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Senator Tom Cotton Shreds New York Times For Caving To ‘Woke Mob’ Over Op-Ed

By  Daily Wire News
   DailyWire.com
Sen. Tom Cotton, R-AR speaks during a Senate Intelligence Committee nomination hearing for Rep. John Ratcliffe, R-TX, on Capitol Hill in Washington,DC on May 5, 2020. - The panel is considering Ratcliffes nomination for Director of National Intelligence.
ANDREW HARNIK/POOL/AFP via Getty Images

Sen. Tom Cotton (R-AR) blasted The New York Times on Thursday evening after the Times caved to leftists online and within their news organization and issued a statement saying that they should have never published Cotton’s op-ed, despite the fact that the idea presented in the piece is supported by the majority of the American public.

“I can tell you my op-ed doesn’t meet The New York  Times’ standards, it far exceeds their standards, which are normally full of left-wing sophomoric dribble,” Cotton said. “And I find it amazing that in the last 24 hours, the editor of ‘The New York Times’ and the publisher of ‘The New York Times’ have both defended the decision to publish the op-ed, but in the face of the woke mob of woke kids that are in their news room, they tucked tail and they ran, they confessed and said they were gonna go into reeducation camp and they were gonna cut the number of op-eds they run, and for that I will say to the world, you’re welcome for getting ‘The New York Times’ to run less of the garbage that you normally see in their pages.”

On the notion that deploying the military to restore order in Democrat-controlled cities was somehow not needed, Cotton said, “I bet a lot of business owners in midtown Manhattan who had their business smashed by people who brought crowbars and bricks to a peaceful protest would beg to differ that the New York Police Department, not because of their own faults, but because of their hapless mayor, couldn’t protect their property, their livelihoods, and in some cases, many were threatened or felt threatened for their lives as well.”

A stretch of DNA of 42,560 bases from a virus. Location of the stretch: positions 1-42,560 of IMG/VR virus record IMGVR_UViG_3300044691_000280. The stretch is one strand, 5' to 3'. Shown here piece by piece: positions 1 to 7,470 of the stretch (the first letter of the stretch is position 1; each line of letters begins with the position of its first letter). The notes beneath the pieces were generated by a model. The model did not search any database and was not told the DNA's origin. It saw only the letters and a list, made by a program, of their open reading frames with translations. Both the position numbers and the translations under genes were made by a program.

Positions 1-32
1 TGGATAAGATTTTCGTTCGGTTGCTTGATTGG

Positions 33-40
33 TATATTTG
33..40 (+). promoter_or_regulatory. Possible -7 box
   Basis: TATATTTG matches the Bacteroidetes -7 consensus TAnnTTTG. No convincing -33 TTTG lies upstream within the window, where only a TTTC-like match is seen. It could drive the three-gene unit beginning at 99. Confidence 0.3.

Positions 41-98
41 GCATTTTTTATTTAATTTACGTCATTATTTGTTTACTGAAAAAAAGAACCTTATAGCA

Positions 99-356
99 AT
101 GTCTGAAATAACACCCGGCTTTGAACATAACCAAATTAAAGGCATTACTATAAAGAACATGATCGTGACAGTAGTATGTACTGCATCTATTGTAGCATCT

“But look, ‘The New York Times’ has run editorials by Vladimir Putin, Recep Tayyip Erdoğan, by the Taliban, no problem there, but run one editorial from Tom Cotton on a position that’s supported by 58% of the American people, that we have a duty to protect our citizen’s lives and livelihoods, well, we are going to review our processes and we’re gonna cut the number of op-eds that we run,” Cotton continued. “A child mob truly is in charge at ‘The New York Times’ tonight.”

WATCH:

TRANSCRIPT:

FOX NEWS HOST MARTHA MACCALLUM: Tonight at about 700 paratroopers from the 82nd airborne division are returning to Fort Bragg. They were position in the D.C. area as a possible response to riots there, an idea that President Trump has since seemed to back off on, and one that was pushed by Republican Senator Tom Cotton in a op-ed in “The New York Times” calling to send in the troops.

When he submitted this and they decided to run it, the staffers at that time, some of them, lashed out over printing this piece, saying that the use of active-duty troops endangers their lives, and the lives of all black people, according to some of the quotes in these pieces. The editorial page editor responded to that criticism, tweeting this: “Times’ opinion owes it to our readers to show them counter arguments, particularly those made by people in a position to set policy.” But then tonight, just a short time ago, a spokesperson for “The New York Times” is singing a totally different tune, saying, “We’ve examined the piece and the process leading up to its publication. This review made it clear that a rushed editorial process led to the publication of an op-ed that did not meet our standards.” Okay.

So here to react tonight, Senator Tom Cotton of Arkansas joins me now. Senator, regardless of the content and what anyone thinks about your content, I was heartened by the fact that “The New York Times” said this is a place where you want to exhibit different opinions. It is the opinion page. The op-ed page. What do you make of the newest sort of walk-back on that, saying, “Oh, you know what, it was rushed. We made a rushed decision. We never should have printed it”?